As we spoke, he had trouble keeping track of dates and specific events, a tendency that signaled to Feldman early on that he might have cognitive challenges. He couldn’t always remember the details of his three assaults by MS-13, and in the attempt to recall them he became agitated. The circumstances of his detention put him on edge, too. “You never know if they are gangsters or not,” he said of his fellow inmates. “So it’s best just to keep quiet.”
Two days later, in the courtroom in San Francisco, the picture on the screen came into focus and Josue appeared, nervous, clad in red, hair combed back. Feldman leaned forward to wave to the camera. Josue meekly waved back.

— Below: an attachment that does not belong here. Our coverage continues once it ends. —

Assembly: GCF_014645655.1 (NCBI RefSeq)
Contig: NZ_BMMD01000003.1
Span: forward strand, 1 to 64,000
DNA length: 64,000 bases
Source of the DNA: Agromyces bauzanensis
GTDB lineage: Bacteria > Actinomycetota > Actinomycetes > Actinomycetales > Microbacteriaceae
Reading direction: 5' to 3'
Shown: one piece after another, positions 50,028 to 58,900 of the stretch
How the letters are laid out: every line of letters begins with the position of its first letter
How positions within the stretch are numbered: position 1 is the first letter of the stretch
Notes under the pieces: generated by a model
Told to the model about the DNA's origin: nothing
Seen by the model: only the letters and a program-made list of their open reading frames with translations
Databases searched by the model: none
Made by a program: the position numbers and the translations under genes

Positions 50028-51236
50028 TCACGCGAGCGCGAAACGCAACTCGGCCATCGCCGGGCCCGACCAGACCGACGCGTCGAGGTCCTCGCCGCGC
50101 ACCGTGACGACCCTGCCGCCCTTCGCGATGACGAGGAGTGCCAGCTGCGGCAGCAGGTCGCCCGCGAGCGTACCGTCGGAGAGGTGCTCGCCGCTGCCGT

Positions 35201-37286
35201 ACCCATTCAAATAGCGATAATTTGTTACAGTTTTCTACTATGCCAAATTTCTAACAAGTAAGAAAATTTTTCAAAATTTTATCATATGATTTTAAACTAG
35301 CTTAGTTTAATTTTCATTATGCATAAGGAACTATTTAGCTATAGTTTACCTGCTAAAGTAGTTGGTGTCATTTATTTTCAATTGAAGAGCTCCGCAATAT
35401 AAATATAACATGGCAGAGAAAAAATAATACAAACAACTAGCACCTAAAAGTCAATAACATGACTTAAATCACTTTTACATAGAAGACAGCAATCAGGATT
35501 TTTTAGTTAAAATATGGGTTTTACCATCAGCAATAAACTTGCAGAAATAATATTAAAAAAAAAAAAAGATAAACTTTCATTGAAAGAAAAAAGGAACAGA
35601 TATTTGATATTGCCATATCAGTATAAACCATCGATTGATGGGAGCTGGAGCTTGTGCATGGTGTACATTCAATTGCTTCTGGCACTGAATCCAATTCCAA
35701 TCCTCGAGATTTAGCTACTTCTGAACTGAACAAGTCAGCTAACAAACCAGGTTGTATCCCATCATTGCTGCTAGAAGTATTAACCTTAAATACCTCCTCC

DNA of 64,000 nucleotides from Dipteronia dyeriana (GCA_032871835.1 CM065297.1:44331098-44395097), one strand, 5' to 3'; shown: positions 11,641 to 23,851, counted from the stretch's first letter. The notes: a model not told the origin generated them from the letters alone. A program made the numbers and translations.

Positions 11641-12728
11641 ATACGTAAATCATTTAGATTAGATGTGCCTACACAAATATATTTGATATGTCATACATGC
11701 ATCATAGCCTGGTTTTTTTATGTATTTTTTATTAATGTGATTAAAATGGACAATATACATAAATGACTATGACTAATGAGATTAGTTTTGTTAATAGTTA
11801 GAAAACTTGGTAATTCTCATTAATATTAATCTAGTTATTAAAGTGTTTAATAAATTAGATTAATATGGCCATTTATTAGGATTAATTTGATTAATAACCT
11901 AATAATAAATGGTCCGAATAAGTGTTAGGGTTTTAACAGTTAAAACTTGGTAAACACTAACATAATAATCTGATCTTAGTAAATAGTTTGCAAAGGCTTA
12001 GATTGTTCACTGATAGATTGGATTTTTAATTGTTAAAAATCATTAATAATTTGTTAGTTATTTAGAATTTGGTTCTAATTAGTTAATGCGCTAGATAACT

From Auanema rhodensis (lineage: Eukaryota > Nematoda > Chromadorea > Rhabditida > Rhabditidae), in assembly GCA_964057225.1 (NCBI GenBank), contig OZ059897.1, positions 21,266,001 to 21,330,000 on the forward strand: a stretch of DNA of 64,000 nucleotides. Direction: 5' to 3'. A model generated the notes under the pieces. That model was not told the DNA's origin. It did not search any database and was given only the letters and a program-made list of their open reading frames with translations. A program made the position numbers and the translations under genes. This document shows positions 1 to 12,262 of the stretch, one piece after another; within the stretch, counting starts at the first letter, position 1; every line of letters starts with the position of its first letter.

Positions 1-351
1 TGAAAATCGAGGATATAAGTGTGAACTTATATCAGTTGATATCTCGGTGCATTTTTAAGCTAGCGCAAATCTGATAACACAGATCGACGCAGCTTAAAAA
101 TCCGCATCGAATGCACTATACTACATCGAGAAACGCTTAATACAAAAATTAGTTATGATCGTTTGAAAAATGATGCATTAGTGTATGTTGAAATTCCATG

Over the next 30 minutes, as Feldman had feared, Josue had trouble recalling the exact dates of the MS-13 attacks. Key points of discussion between the judge and lawyers went untranslated, and as the morning wore on, Josue appeared more and more skittish. The case didn’t seem to be going well, and he felt it. It was easy to see why he might choose voluntary deportation.
Ultimately, the hearing was reset for another day; the judge wanted to see more evidence from Josue’s wife regarding previous threats back in El Salvador. For Josue, this was a good sign. But it meant more time in detention, far from his family. He would have to hold out a little longer.
A few weeks after Josue’s hearing, I received an email from Feldman. Josue’s case, she wrote, was denied. He’d never once been inside a courthouse, never spoken to a judge except by video camera. “He will be returning on the next flight.”